I only wish that my memory were better. I recall a time during the past four years—my hon. Friend the Member for Glasgow, Cathcart (Mr. Maxton) may have served with me on that Finance Bill—when we discussed an amendment which dealt with land banks being held by building companies. It appeared that they had a tax problem because they were holding such large tracts of land. There is no shortage of land available to building companies today. Indeed, some companies say that they are carrying too large a pool of land. They want a demand for homes and an expansion of public sector moneys to ensure a construction programme. Building companies say that they have the land, yet the hon. Gentleman seeks to prove that more land will be forthcoming. It may be that the building companies do not need the land, as it is already available.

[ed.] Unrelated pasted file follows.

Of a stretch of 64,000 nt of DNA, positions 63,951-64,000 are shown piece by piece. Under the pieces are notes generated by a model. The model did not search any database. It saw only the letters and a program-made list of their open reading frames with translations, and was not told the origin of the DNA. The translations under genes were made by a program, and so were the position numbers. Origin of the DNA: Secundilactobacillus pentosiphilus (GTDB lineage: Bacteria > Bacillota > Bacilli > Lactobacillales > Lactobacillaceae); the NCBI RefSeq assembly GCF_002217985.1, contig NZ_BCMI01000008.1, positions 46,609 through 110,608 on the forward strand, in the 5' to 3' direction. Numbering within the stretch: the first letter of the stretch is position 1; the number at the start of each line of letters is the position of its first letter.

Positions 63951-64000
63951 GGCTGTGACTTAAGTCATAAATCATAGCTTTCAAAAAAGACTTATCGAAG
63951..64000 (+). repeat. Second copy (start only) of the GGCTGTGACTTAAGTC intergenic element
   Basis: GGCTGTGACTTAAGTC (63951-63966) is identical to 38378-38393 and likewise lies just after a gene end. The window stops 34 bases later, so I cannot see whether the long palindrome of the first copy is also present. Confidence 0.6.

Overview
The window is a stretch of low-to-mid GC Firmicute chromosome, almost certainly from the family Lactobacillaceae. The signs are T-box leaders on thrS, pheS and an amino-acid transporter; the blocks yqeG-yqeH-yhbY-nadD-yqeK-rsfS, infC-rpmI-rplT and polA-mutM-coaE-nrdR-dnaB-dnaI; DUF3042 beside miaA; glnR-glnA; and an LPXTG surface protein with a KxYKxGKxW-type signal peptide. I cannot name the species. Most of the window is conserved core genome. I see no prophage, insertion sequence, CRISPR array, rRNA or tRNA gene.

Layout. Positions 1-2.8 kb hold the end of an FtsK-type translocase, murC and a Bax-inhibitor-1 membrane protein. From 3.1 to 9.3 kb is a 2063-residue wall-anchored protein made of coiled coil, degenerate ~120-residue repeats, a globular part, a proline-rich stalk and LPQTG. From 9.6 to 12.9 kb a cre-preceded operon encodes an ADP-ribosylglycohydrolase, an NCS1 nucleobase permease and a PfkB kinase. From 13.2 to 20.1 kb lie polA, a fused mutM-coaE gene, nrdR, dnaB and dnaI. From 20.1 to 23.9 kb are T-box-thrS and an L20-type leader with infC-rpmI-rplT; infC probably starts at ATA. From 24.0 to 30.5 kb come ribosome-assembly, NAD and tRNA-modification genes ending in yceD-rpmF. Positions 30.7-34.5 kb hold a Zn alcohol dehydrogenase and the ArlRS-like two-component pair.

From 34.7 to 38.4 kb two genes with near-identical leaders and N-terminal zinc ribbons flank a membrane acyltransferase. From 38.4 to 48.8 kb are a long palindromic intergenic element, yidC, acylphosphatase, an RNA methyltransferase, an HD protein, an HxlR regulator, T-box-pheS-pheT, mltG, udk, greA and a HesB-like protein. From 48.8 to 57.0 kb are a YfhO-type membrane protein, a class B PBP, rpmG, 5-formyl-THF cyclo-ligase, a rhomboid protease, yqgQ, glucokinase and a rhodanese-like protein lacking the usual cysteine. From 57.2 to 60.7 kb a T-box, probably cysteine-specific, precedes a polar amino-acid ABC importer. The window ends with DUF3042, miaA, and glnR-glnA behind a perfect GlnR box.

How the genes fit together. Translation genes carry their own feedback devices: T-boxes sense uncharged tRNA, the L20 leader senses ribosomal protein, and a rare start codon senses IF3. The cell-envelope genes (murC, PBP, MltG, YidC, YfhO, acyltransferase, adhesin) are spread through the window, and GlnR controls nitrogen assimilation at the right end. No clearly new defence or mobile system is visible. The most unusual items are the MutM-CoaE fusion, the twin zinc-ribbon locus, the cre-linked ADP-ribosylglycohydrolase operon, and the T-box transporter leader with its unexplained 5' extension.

The hon. Member for Mid-Staffordshire is a free marketeer and is in the estate agent business, land valuation, or whatever. He is in that set and he knows exactly what I mean. He knows that the only determinant of land values is the free market. If we hand over the net £20 million, we will merely give it to people who do not need it. If it could be proved that the provision would reduce the value of housing, we might have to take the clause seriously, but it cannot be proved. When the Minister replies, he must prove that the abolition will lead to more houses being built, and that the consumer will benefit. If he cannot do that, he should withdraw the clause.